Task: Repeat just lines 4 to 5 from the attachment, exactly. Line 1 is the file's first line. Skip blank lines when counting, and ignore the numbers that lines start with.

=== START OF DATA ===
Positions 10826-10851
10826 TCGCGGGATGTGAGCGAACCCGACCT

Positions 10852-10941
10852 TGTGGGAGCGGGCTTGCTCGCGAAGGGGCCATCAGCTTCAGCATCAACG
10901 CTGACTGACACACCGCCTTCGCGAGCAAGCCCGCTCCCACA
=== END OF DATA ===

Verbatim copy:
10852 TGTGGGAGCGGGCTTGCTCGCGAAGGGGCCATCAGCTTCAGCATCAACG
10901 CTGACTGACACACCGCCTTCGCGAGCAAGCCCGCTCCCACA